Wednesday, August 4, 2010

Unnai genitive specifier

Unnai has three kinds of genitives: a possessive, a genitive, and a 'specifier' which is a kind of genitive particular to this language. The specifier is used to overtly mark that something belongs to the possessor expressed and to no one (or nothing) else. So you can have a sentence where you can say

shagay ajnaiyiq kran my friend's pencil
me.POSS friend.GSP pencil


Here the meaning is that I'm talking about that particular pencil which belongs to my friend, no other pencil. So the same sentence can even be rendered 'the pencil which belongs to my friend', with no problems, serving also as a relative clause marker. It can also be used in such constructions as 'The city of Athens' or also 'The Age of Courage' Hence the Unnai proverb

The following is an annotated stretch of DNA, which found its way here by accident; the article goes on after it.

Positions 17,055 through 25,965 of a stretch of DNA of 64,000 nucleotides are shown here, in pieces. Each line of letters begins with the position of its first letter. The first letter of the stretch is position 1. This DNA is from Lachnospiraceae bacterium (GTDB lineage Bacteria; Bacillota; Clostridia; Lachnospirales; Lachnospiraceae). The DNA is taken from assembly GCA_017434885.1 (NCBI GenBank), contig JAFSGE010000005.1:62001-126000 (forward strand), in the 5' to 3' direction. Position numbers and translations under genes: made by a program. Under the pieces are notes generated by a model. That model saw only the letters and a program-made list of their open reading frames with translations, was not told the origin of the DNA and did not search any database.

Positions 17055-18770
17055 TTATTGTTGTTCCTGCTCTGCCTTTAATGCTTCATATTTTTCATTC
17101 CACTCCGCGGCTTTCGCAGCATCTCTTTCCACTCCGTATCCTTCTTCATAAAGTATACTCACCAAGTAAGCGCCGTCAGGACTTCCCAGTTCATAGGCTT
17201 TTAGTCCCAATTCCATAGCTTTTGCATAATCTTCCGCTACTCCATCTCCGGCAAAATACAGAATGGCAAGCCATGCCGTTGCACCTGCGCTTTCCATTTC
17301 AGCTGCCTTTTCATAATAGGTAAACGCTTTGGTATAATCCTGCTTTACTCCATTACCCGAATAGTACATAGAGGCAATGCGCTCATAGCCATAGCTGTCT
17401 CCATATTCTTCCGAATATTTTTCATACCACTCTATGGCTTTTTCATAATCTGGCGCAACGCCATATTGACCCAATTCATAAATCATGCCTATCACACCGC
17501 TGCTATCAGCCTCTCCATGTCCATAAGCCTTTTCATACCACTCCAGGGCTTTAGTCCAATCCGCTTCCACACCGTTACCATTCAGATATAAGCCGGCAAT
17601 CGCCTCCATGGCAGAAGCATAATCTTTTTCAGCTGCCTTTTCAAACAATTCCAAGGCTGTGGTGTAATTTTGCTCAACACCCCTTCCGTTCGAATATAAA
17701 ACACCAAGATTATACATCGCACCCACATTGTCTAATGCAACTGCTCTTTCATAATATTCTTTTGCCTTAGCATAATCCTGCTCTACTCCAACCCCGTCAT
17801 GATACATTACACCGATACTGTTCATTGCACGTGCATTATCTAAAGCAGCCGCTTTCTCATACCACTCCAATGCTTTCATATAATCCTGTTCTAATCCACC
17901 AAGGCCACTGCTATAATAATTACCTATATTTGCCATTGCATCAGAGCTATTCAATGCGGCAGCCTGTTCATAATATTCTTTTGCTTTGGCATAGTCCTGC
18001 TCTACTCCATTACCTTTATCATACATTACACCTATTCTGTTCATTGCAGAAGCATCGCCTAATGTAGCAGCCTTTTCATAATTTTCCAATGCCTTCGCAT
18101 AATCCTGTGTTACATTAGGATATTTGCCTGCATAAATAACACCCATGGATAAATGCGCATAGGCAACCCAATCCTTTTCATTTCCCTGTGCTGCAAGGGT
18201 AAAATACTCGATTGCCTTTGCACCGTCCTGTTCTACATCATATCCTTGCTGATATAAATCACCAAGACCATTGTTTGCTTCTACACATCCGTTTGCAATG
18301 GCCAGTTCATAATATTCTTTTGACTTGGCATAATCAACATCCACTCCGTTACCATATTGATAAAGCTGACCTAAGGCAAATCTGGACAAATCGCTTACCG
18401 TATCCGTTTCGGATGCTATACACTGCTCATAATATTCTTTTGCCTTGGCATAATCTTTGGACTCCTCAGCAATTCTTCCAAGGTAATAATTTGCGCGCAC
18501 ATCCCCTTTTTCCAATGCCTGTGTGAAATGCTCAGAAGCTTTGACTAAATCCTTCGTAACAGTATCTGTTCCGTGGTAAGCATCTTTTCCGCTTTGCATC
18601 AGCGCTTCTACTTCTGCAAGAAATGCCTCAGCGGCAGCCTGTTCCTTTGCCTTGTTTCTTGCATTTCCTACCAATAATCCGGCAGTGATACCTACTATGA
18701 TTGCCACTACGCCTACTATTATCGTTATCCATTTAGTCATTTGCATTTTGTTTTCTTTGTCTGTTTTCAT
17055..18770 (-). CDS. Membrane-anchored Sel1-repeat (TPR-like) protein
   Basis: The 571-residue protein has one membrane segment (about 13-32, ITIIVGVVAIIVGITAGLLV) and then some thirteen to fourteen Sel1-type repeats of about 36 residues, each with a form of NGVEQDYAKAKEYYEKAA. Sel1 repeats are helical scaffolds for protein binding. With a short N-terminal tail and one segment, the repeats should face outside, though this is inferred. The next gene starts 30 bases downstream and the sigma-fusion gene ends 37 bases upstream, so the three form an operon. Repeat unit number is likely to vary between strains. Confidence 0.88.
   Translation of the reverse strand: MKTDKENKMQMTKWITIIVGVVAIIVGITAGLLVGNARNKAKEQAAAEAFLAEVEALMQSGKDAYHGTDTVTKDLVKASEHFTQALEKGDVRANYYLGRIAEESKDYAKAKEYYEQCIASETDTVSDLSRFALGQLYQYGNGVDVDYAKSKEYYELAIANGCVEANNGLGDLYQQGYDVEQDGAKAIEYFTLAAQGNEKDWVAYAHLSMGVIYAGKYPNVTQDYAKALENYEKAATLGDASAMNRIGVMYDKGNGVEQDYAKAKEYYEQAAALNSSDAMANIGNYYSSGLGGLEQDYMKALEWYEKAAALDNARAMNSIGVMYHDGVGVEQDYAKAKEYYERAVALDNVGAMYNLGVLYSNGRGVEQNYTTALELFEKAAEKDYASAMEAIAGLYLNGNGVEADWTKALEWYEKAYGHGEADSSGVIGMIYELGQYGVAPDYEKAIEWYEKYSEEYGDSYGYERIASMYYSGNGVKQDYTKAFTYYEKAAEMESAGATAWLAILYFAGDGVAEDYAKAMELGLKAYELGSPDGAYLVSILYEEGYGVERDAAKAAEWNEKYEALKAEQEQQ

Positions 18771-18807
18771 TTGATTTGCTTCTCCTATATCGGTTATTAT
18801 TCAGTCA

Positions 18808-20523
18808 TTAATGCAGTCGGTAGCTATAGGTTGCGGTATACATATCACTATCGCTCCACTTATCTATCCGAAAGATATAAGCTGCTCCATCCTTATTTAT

ajnai ölgayiq, ajnai akayiq
ɑʒ͡nˈaĭ ˈɛlgajiq͡χ ɑʒ͡nˈaĭ aˈkajiq͡χ
He who is friend to everyone is friend to no one.


Similarly the Unnai translation of the Pater Noster employs this kind of construction.

öttay tall ogrurtiq Our Father who art in heaven
ɛt̪t̪ˈaj t̪all oˈgɾuɾt̪iq͡χ
we.POSS father heaven.FER.GSP


Which actually translates more accurately to "Our Father who is heaven-ridden" or "of the heaven-ridden kind" more precisely. In this doing a clear distinction is made between this father and any other father and to this father is the prayer directed.

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